Alastair MacGibbon, Special Adviser to the Prime Minister on Cyber Security, has spoken about where he sees the future of Australian business at the inaugural SINET 61 conference in Sydney.
He spoke about innovation and collaboration which are crucial to procurement bringing value to business. The focus of MacGibbon’s words rings true for procurement professionals across the country. In fact, if he had a list of PASA’s buzz words around our theme for this year, ‘Entrepreneurial Procurement’ in front of him when he spoke, he couldn’t have done a better job of ticking them off! We heard partnerships, innovation, change, accountability, transparency, support, encourage, knowledge – and importantly, TRUST…
According to ZDNet, MacGibbon said: “Clearly in this increasingly digital world, cybersecurity is more and more important and it’s the dual challenge that the prime minister often mentions of both growing that economy and securing and protecting our interests online, and those two cannot be done in isolation and they cannot be done without each other.”
Remember that back in December, Turnbull pledged AU$30 million through to 2019-20 in a bid to grow and strengthen Australia’s cybersecurity industry.
MacGibbon continued: “It can only be done with effective partnerships – partnerships like the ones we see emerge here in this country. Partnerships between the private sector and government because it can’t be done by government alone and frankly, it can’t be done by any industry alone and it can’t be done by government and industry alone. It needs researchers, it needs investors, it needs that ecosystem that is so vital for us to make that significant change.”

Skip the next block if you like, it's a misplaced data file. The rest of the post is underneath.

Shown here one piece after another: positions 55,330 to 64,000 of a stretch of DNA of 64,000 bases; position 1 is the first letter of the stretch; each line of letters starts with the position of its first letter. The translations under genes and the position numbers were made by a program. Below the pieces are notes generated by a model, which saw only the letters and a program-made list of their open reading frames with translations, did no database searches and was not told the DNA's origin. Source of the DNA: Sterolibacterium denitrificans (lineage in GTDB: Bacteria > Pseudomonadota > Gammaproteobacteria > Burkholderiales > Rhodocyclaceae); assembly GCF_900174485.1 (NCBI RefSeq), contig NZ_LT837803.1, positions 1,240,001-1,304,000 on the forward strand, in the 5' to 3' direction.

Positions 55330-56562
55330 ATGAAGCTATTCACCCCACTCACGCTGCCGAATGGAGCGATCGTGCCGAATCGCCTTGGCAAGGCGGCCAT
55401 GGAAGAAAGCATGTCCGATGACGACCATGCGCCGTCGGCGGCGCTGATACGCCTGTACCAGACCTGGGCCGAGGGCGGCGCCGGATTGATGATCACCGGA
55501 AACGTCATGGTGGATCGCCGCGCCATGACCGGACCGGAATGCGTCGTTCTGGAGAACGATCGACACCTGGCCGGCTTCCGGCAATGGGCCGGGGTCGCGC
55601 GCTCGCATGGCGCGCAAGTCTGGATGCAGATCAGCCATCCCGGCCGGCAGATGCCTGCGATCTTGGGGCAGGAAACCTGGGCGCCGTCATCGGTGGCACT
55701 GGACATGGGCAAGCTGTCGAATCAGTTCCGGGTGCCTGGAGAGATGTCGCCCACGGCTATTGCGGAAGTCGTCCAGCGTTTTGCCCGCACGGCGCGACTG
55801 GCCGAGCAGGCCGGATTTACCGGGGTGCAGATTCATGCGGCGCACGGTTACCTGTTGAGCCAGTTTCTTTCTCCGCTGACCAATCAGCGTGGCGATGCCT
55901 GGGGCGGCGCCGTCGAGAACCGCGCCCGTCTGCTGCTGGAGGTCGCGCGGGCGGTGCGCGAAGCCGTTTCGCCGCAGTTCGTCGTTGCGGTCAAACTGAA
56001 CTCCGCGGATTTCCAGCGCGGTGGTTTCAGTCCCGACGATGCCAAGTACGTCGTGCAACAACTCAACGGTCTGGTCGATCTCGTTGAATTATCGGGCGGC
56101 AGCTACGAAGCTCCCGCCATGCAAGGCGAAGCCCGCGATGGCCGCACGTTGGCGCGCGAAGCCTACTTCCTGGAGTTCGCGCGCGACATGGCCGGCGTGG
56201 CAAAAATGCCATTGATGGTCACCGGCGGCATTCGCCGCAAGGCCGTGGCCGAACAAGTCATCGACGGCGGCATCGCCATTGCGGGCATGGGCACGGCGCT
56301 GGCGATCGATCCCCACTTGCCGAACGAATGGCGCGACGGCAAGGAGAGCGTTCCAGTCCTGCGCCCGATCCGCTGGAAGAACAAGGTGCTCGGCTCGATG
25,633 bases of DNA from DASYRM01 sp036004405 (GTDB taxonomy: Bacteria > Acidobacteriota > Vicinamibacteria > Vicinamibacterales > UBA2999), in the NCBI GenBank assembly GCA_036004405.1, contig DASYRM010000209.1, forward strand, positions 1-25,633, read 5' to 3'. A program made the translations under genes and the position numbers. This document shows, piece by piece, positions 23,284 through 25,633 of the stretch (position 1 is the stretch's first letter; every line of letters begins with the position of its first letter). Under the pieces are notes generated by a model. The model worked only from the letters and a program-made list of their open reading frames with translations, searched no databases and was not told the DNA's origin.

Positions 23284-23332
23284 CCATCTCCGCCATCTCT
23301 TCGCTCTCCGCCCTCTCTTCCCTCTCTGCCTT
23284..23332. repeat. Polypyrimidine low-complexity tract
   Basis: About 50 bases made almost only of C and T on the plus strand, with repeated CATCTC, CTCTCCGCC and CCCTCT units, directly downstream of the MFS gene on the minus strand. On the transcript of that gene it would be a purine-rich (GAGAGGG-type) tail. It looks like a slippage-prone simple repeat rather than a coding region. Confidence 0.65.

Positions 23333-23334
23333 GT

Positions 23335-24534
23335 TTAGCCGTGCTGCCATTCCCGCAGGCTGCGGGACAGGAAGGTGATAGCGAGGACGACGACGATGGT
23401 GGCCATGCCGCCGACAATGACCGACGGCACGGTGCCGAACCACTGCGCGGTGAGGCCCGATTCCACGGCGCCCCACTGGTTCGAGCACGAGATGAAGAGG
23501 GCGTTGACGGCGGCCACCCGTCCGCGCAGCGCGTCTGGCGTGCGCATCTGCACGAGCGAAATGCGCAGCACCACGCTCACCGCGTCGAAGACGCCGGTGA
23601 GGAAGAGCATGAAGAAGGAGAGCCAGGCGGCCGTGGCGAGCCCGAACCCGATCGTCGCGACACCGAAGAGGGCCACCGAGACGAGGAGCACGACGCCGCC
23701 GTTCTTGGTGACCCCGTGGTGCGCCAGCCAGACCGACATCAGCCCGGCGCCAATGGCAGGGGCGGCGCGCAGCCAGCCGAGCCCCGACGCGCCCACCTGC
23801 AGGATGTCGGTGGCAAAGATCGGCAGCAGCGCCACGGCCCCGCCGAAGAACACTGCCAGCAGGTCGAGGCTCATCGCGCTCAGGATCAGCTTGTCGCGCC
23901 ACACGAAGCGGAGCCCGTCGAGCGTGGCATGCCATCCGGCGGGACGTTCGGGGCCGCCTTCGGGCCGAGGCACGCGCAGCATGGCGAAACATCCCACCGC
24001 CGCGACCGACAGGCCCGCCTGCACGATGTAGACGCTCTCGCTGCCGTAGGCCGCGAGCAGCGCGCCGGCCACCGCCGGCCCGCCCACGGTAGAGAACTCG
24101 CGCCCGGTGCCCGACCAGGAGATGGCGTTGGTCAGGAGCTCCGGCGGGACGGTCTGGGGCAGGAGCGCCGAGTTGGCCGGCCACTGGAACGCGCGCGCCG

MacGibbon added it is important to shifting the concept of cybsersecurity from being a problem into an opportunity.
“This is about innovation, interactivity, accountability, and transparency,” he said. “This is about us allowing market places to flourish while at the same time removing barriers and encouraging, supporting, and funding where we can to create that fourth industrial revolution. If we want to change from being the lucky country to the clever country… it’s by doing this. It’s by taking that knowledge economy that we’re actually very good at, and helping build that trust. I desperately want to see this succeed and we will continue to try until we do.”